In "Jaws," the Nightmare Is What You Don't See

 Roy Scheider as Martin Brody.

Roy Scheider as Martin Brody.

The production of Jaws was an absolute nightmare. So much so that 26 year old Steven Spielberg slept with celery in his pillowcase because the smell was so comforting.

When production officially started in May 1974, they were without a finished script, working shark, or complete cast. Once they had Bruce, the mechanical antagonist, he rarely worked. In fact, he sank to the bottom of Nantucket Sound the first time he was submerged. The weather at Martha’s Vineyard was unpredictable. Robert Shaw and Richard Dreyfuss were in an ongoing feud. One of their ships sank as Spielberg yelled over a megaphone to get the actors off board. With water up to his knees and his Nagra held above his head, sound engineer John Carter notoriously yelled, “F--k the actors. Save the sound department!” Robert Shaw was so drunk the first time Spielberg tried to shoot Quint’s monologue about the USS Indianapolis, Shaw had to be carried off the boat.

Slated for only 55 days, the shooting lasted for a grueling 159. The original $3.5 million dollar budget steadily creeped to $9 million. Calls from Universal came in threatening to shut it down completely.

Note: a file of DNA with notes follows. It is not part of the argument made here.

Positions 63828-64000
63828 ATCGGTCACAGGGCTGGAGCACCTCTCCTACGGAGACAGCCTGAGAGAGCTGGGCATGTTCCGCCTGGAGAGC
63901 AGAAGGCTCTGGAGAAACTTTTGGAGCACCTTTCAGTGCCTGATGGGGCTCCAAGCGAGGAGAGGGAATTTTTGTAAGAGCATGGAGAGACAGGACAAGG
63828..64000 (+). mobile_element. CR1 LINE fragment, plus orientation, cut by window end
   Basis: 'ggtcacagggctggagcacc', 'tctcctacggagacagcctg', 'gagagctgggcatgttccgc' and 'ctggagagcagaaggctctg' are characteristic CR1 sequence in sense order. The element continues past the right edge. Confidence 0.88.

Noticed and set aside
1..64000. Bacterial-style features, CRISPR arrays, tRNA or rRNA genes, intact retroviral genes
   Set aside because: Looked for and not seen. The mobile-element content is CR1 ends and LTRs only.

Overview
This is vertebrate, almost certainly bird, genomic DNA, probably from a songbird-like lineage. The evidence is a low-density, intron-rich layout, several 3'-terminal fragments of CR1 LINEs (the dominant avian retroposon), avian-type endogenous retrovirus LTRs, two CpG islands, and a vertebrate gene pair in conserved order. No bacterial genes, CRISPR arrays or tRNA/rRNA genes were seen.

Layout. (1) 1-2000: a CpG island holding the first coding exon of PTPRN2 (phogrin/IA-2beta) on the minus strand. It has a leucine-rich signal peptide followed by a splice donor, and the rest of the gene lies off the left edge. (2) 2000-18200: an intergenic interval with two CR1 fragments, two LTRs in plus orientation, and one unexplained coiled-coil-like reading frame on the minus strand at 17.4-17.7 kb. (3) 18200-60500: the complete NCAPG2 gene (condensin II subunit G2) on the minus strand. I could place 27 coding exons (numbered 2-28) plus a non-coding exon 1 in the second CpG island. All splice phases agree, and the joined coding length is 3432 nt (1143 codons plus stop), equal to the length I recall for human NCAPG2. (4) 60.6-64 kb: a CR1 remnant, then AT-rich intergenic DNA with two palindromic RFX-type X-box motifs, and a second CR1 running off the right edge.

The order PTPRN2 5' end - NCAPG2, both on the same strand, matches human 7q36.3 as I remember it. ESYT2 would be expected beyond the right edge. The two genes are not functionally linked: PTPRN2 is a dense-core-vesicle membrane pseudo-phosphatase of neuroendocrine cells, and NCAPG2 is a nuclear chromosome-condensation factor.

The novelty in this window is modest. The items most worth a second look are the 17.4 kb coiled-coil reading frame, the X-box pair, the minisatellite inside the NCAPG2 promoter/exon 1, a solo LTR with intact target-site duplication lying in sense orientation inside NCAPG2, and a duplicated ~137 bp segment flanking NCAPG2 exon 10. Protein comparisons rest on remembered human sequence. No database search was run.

So the director, who had insisted on shooting in the Atlantic rather than a stage tank, started improvising his balls off. Spielberg participated in rewrites of the script every night in a log cabin with Carl Gottlieb and the cast. He described it as “the most collaborate efforts I’ve ever been involved with where actors were contributing to a screenplay.”

When Bruce failed, Spielberg asked, “What would Hitchcock do in a situation like this?” The answer was to put the monster in the audience’s mind, rather than on the screen:

And just like that, the terror was what you couldn’t see, only sense and hear. In fact, Bruce didn’t make a full appearance until 81 minutes into the 124 minute film. The audience’s imagination was more powerful than a faulty, mechanical shark.

Spielberg’s instincts, even for improvisation, proved to be powerful too, and the result was something completely new to American screens, but also character dynamics that are very true to Spielberg’s idiom. I could spend all day dissecting and comparing this scene:

to other Spielberg films involving themes of the family, fathers, etc. but I can’t because I’ve got a gazillion short films to watch. However, on principal, I never miss a chance to see a dolly zoom on a big screen and will be in the back row Thursday night at the Plaza Theatre.

Christina Humphrey is the Short Film Programmer for the Atlanta Film Festival. 

Jaws plays on Thursday and Sunday at the Plaza Theatre.